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Silverton Asks For County Commission's Help In Dispute With Sheriff's Office

Tana Weingartner
A police interaction in Silverton. Hamilton County provides police in the village, but has reduced its presence at the village's town hall.

The Hamilton County Sheriff's office is still providing police patrols in Silverton. But residents and officials are upset the department moved some personnel out of the village's town hall and moved county-owned vehicles to another location.
The two sides have been working on a new contract for the patrol services for nearly a year without success. 

Silverton Vice Mayor Shirley Hackett-Austin addressed the county commission meeting Wednesday about the impasse.

"We are asking the Board of County Commissioners to hit the reset," Hackett-Austin said. "Please intervene in this matter and help us resume discussions to find a fair, responsible and sustainable solution for all of our shared residents."

Mayor John Smith was also surprised by what happened on Sept. 26.
"The action of the patrol division on Sept. 26 really speaks volumes," Smith said. "We were told basically to take it or leave it. We are fully aware of Hamilton County's fiscal challenges. We're here to help and we're willing to pay more. But we cannot be asked to pay more than our fair share.  And that is what the current proposal expects."

Hamilton County Sheriff Jim Neil said in a statement that the sheriff's deparment has continued to provide police protection services, including police patrols.

"By continuing to provide police protection services for the Village of Silverton for nearly one year, the Sheriff has not taken a 'take it or leave' approach," Neil wrote. "The Sheriff is making efforts to minimize exposure to liability for both the Sheriff's office and the county while also continuing to provide police protection for the Village of Silverton."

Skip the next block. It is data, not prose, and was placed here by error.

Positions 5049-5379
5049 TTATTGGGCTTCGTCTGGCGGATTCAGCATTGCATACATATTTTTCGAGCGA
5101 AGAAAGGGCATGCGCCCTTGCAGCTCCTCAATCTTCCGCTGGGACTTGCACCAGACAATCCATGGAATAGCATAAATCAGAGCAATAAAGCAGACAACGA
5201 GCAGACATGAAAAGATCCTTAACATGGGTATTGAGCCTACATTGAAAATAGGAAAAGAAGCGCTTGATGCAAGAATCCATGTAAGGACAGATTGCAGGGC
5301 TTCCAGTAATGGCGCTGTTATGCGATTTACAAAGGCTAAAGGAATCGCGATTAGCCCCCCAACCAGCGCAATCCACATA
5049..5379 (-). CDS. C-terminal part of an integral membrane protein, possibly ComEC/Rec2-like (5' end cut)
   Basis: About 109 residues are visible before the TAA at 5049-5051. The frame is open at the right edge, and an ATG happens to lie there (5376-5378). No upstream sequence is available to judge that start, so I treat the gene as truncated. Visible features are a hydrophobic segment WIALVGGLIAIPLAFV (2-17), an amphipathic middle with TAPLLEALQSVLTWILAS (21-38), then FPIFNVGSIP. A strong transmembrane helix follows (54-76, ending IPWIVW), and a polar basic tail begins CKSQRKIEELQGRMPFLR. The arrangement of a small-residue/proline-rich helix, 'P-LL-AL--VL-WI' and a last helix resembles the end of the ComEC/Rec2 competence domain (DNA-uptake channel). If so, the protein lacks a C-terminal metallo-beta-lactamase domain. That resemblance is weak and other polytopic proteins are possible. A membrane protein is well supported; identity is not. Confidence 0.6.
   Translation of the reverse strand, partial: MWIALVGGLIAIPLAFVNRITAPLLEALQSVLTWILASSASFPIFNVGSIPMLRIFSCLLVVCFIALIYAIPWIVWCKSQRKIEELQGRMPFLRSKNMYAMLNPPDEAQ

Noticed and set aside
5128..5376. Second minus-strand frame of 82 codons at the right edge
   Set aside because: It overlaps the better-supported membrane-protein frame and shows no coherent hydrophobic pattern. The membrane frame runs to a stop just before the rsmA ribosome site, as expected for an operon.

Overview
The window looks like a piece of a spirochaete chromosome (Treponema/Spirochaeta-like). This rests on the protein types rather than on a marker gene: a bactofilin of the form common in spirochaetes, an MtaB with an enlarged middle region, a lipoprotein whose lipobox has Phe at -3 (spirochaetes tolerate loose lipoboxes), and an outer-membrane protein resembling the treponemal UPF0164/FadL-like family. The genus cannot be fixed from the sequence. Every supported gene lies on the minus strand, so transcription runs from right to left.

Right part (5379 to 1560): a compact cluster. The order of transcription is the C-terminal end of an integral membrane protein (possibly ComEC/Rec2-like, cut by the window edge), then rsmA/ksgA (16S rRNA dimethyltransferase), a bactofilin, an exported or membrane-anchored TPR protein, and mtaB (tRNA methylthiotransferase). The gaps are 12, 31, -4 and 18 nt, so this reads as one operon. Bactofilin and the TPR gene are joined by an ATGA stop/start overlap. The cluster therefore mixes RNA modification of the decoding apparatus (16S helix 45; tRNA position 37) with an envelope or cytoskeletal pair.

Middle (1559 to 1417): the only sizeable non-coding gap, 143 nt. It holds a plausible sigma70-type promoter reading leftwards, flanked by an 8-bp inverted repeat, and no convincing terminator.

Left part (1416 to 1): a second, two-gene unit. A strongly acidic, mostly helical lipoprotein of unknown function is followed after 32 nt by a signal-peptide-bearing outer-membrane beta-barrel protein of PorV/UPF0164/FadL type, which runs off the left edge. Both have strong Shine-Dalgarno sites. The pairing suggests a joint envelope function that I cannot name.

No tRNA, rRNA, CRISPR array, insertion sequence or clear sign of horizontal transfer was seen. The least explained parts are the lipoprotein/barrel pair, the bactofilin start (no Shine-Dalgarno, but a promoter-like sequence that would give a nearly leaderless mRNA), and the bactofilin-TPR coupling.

Neil said the department will continue patrols as both parties work towards a resolution.

County commission President Todd Portune said he's surprised and disappointed county assets were removed without any communication with Silverton officials. Portune is asking for a meeting with all the parties soon to work on a solution. The sheriff's department did not respond to an e-mail seeking a comment on the contract dispute.

The village said it's willing to pay more for county police patrols, but has concerns with what it calls inaccurate rates in the proposed contract.

Silverton Village Manager Tom Carroll said this year the village expects to reimburse the county sheriff just under $800,000 for its services. He said under the proposed new contract, the amount would have increased to $910,000.

Carroll said the county offered a three-year contract with a total cost of between $2.6 and $2.8 million.

He said the department had a noticeable presence at the Silverton town hall prior to Sept. 26, and now that's been reduced to a single lieutenant and deputies stopping there to work on reports.

The village's contract with the county was terminated in December, but the agreement calls for patrols to continue while work on a new contract continues, or the village re-establishes its own police department.

A county official said the sheriff provides services to several communities, but those municipalities and townships don't pay the full cost for the services.

The county commission had warned earlier this year that with a looming budget deficit, local jurisdictions would likely be asked to pay more for the patrol services.